MILTON, John ( 1608-1674 )

MILTON, John ( 1608-1674 )

ISNI:0000000120993562 Getty:500284151

Quotation

A Connoisseur has this farther Advantage, He not only sees Beauties in Pictures, and Drawings, which to Common Eyes are Invisible ; He Learns by these to see such in Nature, in the Exquisite Forms, and Colours, the Fine Effects of Lights, Shadows, and Reflections which in Her is always to be found, and from whence he has a Pleasure which otherwise he could never have had, and which none with Untaught Eyes can Possibly discern : He has a constant Pleasure of This kind even in the most Common things, and the most Familiar to us, so that what People usually look upon with the utmost Indifference creates great Delight in his Mind. The Noblest Works of Rafaelle, the most Ravishing Musick of Hendell, the most Masterly Strokes of Milton, touch not People without Discernment : So the Beauties of the Works of the great Author of Nature are not seen but by Enlighten’d Eyes, and to These they appear far otherwise than before they were so ; as we hope to see every thing still nearer to its true Beauty, and Perfection in a Better State, when we shall see what our Eyes have not yet seen, nor our Hearts Conceiv’d.

Quotation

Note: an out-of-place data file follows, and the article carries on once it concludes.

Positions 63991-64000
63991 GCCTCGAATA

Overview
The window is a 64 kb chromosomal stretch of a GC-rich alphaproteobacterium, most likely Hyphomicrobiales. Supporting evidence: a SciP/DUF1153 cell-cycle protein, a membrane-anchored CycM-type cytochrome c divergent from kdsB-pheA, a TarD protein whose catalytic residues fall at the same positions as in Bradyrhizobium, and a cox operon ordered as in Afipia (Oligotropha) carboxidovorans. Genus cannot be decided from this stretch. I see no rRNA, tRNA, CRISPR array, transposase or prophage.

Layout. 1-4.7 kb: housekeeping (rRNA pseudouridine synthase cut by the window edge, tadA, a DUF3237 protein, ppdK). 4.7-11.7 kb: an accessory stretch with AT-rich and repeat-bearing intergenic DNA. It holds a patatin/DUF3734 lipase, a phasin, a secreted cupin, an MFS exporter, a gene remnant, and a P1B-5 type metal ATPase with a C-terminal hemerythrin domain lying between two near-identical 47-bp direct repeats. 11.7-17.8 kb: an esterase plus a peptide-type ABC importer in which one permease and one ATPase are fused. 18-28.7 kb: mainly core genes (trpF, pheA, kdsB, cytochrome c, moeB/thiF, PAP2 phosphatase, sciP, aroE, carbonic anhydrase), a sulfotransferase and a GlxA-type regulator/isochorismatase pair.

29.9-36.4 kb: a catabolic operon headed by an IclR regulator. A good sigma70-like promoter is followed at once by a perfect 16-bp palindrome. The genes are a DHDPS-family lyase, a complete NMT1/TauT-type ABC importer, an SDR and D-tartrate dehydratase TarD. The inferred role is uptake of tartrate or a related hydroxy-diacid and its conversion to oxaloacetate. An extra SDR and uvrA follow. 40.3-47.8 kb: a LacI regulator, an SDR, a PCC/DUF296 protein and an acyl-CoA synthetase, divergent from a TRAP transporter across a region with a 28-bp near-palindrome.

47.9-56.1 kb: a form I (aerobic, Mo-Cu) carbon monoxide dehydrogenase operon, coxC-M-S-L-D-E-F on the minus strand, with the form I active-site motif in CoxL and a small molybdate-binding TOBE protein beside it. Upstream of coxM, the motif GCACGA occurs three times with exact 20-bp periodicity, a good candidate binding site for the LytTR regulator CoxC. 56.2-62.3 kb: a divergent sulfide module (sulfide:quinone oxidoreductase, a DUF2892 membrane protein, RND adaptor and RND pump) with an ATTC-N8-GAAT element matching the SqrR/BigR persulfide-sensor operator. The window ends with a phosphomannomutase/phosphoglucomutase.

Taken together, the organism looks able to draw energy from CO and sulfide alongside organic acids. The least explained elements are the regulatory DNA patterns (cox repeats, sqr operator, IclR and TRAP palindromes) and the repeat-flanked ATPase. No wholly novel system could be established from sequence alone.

A Connoisseur has this farther Advantage, He not only sees Beauties in Pictures, and Drawings, which to Common Eyes are Invisible ; He Learns by these to see such in Nature, in the Exquisite Forms, and Colours, the Fine Effects of Lights, Shadows, and Reflections which in Her is always to be found, and from whence he has a Pleasure which otherwise he could never have had, and which none with Untaught Eyes can Possibly discern : He has a constant Pleasure of This kind even in the most Common things, and the most Familiar to us, so that what People usually look upon with the utmost Indifference creates great Delight in his Mind. The Noblest Works of Rafaelle, the most Ravishing Musick of Hendell, the most Masterly Strokes of Milton, touch not People without Discernment : So the Beauties of the Works of the great Author of Nature are not seen but by Enlighten’d Eyes, and to These they appear far otherwise than before they were so ; as we hope to see every thing still nearer to its true Beauty, and Perfection in a Better State, when we shall see what our Eyes have not yet seen, nor our Hearts Conceiv’d.